If they really want to help children, use their prodigious effort and energy to actually do that.

The idea that every child needs a mother and a father in order to be properly raised is belied by thousands of years of reality. Historically, women have raised children on their own, through no fault of their own, but because their husbands fought in wars, warred in bars, or were killed by bears, leaving wives raising the children for long periods of time if not permanently. Conversely, men raised children on their own before modern medicine, when the main cause of death for a woman was childbirth. If one parent of one sex can do this, how much better would two parents be, whatever their sexes?

Regarding the child testifying about the benefits of being raised by a mother and a father ("It's Not Over," Feature, Feb. 29), her testimony no more supports the benefits of heterosexual parenting than an abused child's testimony against a mother and father proves that heterosexual parenting is bad. A fact that is mysteriously ignored in the debate over homosexual parenting is sex itself. Those so opposed to homosexuality should get their minds out of the gutter and their noses out of someone else's business, and leave the children or potential children to loving people alone.

If they really want to help children, use their prodigious effort and energy to actually do that. Here's some suggestions: abused children; children of addicts; children with no health insurance; children of those paid less than a living wage; children of foreclosures; abandoned children; children of deportees; children without proper food, shelter, and education; disabled children; children with chronic or terminal diseases; children of war; children of famine. And let each of us remember that somewhere in our individual ancestry there is no doubt some group of people that persecuted our lineage for some reason or another. Stop being that person.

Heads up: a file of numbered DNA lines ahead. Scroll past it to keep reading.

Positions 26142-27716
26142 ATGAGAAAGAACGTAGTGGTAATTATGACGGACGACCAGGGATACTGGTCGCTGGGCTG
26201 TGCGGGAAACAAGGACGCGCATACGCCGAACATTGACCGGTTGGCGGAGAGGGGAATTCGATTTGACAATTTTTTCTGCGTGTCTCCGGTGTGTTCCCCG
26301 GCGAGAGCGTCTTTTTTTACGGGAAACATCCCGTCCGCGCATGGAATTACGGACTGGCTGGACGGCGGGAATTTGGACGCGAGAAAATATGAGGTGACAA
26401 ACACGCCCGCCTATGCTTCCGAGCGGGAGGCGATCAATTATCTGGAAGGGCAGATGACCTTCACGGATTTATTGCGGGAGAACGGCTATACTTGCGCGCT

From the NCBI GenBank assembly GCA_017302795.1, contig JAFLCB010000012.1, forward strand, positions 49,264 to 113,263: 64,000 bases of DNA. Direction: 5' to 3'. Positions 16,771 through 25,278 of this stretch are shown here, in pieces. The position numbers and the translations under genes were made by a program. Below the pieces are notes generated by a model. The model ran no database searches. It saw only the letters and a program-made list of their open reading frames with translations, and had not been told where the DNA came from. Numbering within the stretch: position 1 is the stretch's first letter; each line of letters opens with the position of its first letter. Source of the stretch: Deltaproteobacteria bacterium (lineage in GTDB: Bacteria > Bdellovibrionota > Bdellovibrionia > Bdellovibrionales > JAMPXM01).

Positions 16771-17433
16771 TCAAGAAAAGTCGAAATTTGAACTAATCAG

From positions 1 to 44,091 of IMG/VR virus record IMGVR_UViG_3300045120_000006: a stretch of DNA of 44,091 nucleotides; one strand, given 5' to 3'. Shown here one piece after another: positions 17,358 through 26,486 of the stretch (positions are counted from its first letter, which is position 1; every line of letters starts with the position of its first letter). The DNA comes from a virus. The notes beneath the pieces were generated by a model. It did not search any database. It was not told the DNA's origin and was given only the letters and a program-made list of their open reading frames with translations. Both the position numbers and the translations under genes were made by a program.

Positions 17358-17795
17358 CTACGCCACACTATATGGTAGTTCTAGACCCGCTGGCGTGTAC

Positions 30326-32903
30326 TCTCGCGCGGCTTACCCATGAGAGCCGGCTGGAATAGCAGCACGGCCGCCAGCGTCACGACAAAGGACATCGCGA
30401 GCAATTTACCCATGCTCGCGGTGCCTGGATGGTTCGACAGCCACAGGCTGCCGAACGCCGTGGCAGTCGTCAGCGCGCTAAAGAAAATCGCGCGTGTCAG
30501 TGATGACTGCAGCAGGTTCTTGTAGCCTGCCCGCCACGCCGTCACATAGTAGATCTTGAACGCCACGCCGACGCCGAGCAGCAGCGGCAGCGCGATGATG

Sharon Price


A Perpetrator-less Crime? Regarding your article in the Feb. 29 issue, "Smoked Out" (Mobtown Beat), if marijuana was legal, none of this would be an issue. Jeremy Landsman would be considered a successful entrepreneur. Instead, the law-enforcement community is exposing him as the face of all that is criminally evil. Who's the perpetrator of criminal activity in this scenario, after all? Where is all of this confiscated drug money going? How much of the taxpayers' hard-earned dollars is being spent on this investigation? Someone should do an investigative piece on this. Perhaps City Paper could do a followup, please?

If marijuana was legal, an ideal scenario would be that Landsman's marijuana business venture would create more jobs, he would be paying taxes on resulting gains, marijuana would be readily available for medical and recreational use, and perhaps Mr. Landsman would rank high among some of Baltimore's most successful philanthropists. Furthermore, City Paper would be writing about Landsman's successes instead of his shortcomings.

Julia Dietz


Editor Lee Gardner responds: For the record, the story in question reported on alleged criminal activity, alleged drug money, an alleged marijuana business, and alleged shortcomings. Jeremy Landsman has not been convicted of any charges in this case.

History a Highlight I wanted to reach out and say that I very much enjoyed the article by Andrea Appleton about the collection of civil rights material at the Maryland Historical Society ("At the Source," Feature, Feb. 22). While attending Towson University, I spent two semesters at MdHS receiving internship credit. While there, I helped to curate an oral history exhibit on this very material. I sifted through the photographs as well as the oral histories, and often spent time doing my own research on where the photographs originated from. The collection is something that I was truly intrigued by and still recollect on today.

I often mention to friends and family about my experience with the collection as it was very eye-opening. We were one of few cities to riot after Martin Luther King Jr.'s assassination making national headlines. I learned much about the city that I grew up in that many other Baltimoreans are unaware of. Thank you for highlighting this, and I would love to see more articles like this in the future. What a rich history Baltimore truly has! Thank you.

Clare Elliott


Correction: Last week's review of Meli (Free Range, Feb. 29) mistakenly identified the executive chef as Patrick Morrow. Morrow has not worked at the restaurant since late 2011; Meli's current executive chef is Audiel Vera. City Paper regrets the error.

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